Backyard Wilderness Blog
March 2012
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For the First Peoples inhabiting the eastern part of North America in the 16th century, spring was the most difficult time of year nutritionally. Nuts and seeds stored since the previous fall would be running low, and only a few of the earliest spring greens were starting to appear on dry land. These greens were full of vitamins and minerals, but low in fats, carbohydrates and proteins. In the marshes around rivers and bays however, there were a number of plants with starchy edible roots...
The photos above and to the right show Pickerel Weed, Pontederia cordata, growing in a freshwater marsh at the Mason Neck Nature Preserve in Fairfax County, Virginia. Harvested by the Taux Indians inhabiting the peninsula when captain John Smith arrived in 1607, the starchy roots of this plant were vital as a source of carbohydrates in early spring.
Photo was taken August 2010.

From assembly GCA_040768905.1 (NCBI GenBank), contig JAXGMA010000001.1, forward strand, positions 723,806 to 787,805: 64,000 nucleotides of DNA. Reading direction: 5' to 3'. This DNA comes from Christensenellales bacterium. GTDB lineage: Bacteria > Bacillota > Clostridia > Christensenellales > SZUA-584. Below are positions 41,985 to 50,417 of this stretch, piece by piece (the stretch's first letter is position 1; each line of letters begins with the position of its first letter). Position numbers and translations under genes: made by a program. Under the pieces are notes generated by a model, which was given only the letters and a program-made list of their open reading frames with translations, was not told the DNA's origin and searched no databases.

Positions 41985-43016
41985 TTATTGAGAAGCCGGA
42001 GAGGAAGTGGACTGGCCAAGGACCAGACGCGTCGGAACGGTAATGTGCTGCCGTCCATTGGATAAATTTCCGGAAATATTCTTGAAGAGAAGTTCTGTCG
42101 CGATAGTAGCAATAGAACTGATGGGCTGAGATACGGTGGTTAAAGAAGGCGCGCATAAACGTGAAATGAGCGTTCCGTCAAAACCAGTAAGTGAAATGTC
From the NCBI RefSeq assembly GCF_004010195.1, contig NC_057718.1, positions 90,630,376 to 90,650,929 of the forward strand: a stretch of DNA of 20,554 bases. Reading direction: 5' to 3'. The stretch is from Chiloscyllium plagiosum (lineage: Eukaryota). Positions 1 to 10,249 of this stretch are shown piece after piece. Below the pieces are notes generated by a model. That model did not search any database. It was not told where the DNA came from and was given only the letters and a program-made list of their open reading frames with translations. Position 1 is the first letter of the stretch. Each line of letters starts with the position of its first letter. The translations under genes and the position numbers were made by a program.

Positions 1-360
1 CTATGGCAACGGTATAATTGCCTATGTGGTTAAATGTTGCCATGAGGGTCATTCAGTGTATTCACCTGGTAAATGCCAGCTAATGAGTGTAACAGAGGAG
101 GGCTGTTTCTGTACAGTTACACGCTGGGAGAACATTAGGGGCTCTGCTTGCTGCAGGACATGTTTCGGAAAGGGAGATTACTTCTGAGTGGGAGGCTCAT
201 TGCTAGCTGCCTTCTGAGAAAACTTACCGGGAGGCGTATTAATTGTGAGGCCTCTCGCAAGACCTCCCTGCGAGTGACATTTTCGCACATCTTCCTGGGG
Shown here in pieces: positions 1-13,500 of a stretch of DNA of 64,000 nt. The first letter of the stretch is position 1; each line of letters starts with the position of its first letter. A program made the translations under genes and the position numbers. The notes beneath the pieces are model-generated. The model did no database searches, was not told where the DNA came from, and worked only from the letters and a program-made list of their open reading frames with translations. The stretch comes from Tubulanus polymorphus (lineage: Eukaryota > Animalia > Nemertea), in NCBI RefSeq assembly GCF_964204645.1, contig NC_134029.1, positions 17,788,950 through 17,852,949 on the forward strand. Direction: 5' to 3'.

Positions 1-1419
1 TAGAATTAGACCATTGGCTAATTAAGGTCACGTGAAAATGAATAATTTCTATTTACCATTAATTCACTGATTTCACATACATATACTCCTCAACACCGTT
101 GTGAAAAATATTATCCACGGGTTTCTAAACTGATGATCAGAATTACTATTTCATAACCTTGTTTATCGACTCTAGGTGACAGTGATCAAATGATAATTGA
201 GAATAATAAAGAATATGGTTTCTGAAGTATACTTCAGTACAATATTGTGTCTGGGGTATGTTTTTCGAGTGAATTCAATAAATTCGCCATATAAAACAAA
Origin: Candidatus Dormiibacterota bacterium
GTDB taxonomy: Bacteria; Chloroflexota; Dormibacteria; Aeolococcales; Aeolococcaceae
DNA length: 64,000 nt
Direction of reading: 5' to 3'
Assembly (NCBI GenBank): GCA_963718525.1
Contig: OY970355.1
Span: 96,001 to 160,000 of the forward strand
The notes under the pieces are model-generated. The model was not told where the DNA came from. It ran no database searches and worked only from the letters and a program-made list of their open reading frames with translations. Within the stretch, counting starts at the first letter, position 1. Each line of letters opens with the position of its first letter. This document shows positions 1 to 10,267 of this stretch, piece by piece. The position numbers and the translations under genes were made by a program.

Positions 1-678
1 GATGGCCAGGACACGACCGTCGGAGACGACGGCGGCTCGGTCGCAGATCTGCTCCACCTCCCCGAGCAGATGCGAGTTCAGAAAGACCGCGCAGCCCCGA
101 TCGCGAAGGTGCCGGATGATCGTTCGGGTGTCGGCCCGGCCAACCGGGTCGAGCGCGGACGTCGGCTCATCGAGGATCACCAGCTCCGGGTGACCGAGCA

Cattail, Reed, Spatterdock, Water Pepper, Pickerel Weed, Great Bulrush, and Golden Club, were all available to those willing to brave leeches and water moccasins to forage for their food! Arrow Arum, called "tuckahoe" in the native tongue was a staple root vegetable for all tribes living on the eastern shores of Delaware, Maryland, and Virginia.

Misunderstood by the invading European colonists who believed that native peoples lacked an industrious spirit, "Indians" of the Delmarva peninsula actually enjoyed a cleaner, healthier lifestyle and much better diet than the Europeans invading their lands in the 16th and 17th centuries. Foraging, fishing, and hunting, as well as farming corn, beans and squash provided an abundantly diverse menu for the original inhabitants of this land, who were taller, stronger, and possessed far greater endurance than those coming across the sea.
A wide variety of plants harvested for food from swamp, marsh, field and forest throughout the peninsula included; wild rice, (Zizania aquatica,) jewelweed, (Impatiens capensis,) sunflowers, (Helianthus augustifolus and gigantaeus), white oak acorns, (Quercus alba,) fox grapes, also known as muscadine, (Vitus rotundifolia,) serviceberry or juneberry, (Amalanchier canadensis,) wild plum, (Prunus americana,) and many others.
In Vermont, only the earliest of the spring edibles appear in March. In order from left to right are photos of ramps in the snow, wild strawberry, wintercress, (also known as bittercress for good reason!) and farthest right, trout lily.